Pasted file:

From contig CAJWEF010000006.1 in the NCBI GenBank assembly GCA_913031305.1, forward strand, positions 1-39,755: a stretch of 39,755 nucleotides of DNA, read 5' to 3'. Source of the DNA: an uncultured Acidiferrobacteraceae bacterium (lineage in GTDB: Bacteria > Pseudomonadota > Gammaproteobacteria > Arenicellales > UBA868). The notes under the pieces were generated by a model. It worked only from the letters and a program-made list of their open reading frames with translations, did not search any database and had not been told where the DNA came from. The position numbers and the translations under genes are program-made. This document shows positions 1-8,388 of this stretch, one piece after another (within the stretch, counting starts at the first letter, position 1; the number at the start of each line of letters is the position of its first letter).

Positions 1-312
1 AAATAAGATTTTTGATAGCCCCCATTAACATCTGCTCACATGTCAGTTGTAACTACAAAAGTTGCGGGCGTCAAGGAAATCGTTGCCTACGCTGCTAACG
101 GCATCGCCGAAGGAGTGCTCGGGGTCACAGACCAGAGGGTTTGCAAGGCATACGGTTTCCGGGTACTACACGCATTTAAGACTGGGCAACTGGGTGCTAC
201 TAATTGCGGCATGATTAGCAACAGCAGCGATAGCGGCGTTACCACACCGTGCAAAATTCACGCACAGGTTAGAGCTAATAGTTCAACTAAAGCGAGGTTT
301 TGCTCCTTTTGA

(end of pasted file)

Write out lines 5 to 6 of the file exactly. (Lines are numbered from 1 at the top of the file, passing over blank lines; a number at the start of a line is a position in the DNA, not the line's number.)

201 TAATTGCGGCATGATTAGCAACAGCAGCGATAGCGGCGTTACCACACCGTGCAAAATTCACGCACAGGTTAGAGCTAATAGTTCAACTAAAGCGAGGTTT
301 TGCTCCTTTTGA